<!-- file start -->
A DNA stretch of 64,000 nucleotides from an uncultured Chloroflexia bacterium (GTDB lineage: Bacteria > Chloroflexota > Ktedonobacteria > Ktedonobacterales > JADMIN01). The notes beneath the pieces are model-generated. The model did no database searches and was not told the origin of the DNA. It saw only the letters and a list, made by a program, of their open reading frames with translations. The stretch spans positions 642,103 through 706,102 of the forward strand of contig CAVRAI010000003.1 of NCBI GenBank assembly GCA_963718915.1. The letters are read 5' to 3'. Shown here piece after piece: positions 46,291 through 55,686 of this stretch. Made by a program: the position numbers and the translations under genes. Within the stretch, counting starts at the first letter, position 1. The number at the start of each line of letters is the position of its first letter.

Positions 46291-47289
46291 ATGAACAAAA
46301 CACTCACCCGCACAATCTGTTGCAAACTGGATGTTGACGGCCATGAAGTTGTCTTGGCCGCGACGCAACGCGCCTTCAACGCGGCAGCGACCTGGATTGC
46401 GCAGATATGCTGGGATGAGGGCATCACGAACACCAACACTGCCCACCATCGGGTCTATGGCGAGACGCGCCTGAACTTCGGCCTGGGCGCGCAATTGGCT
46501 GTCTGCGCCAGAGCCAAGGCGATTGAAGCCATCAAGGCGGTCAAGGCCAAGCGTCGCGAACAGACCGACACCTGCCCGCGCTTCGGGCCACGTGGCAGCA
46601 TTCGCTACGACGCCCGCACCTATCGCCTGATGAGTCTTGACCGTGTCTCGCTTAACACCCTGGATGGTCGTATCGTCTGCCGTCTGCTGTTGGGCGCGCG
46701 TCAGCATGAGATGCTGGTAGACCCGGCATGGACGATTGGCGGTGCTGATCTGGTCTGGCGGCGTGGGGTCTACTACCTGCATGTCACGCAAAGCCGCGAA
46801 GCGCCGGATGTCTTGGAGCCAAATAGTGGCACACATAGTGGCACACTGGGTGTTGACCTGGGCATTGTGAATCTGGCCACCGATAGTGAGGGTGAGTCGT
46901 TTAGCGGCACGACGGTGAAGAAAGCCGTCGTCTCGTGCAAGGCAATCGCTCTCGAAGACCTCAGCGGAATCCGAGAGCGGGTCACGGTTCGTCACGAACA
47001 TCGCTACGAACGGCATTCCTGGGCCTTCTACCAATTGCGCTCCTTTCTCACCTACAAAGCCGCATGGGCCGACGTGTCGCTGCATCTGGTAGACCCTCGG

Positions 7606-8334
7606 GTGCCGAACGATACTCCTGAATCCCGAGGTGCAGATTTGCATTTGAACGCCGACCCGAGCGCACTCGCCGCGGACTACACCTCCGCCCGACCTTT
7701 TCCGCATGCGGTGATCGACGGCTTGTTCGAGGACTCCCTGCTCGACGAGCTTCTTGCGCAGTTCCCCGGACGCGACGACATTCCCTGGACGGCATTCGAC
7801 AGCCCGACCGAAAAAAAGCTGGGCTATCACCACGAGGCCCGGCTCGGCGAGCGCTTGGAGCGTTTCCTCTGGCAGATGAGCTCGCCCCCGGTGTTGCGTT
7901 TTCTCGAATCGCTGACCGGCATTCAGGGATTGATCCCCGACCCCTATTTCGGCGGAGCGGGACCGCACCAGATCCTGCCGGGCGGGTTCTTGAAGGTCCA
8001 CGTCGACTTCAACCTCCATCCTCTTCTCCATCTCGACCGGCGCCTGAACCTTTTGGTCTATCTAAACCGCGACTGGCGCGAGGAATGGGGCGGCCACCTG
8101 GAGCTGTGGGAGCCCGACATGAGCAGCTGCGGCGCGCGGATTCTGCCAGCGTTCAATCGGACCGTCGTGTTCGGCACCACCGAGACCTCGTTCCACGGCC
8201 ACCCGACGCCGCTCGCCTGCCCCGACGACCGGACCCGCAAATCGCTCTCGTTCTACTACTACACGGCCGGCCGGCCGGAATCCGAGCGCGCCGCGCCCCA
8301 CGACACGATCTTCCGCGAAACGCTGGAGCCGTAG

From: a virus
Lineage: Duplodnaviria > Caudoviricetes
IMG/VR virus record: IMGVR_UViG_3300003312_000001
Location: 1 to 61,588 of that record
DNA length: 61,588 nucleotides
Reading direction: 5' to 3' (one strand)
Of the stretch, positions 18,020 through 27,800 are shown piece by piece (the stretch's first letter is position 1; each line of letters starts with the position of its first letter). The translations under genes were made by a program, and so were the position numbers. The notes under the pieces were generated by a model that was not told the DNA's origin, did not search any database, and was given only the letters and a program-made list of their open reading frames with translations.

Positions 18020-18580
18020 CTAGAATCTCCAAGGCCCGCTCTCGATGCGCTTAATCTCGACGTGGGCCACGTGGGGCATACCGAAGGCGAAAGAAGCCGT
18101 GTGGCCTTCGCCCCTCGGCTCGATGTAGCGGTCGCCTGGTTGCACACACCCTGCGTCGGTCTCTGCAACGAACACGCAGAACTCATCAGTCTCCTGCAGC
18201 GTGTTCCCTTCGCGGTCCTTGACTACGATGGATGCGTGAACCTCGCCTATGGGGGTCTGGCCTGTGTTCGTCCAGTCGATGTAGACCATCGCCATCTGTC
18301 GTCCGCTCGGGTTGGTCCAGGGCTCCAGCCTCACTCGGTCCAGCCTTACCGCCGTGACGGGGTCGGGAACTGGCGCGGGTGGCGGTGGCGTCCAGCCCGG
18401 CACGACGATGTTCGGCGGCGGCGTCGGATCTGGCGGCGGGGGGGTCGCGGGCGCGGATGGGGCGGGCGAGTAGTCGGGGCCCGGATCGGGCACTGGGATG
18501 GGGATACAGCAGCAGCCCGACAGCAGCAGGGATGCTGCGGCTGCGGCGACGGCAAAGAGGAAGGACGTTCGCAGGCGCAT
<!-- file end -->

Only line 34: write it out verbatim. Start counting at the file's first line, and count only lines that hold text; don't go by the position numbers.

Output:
18501 GGGATACAGCAGCAGCCCGACAGCAGCAGGGATGCTGCGGCTGCGGCGACGGCAAAGAGGAAGGACGTTCGCAGGCGCAT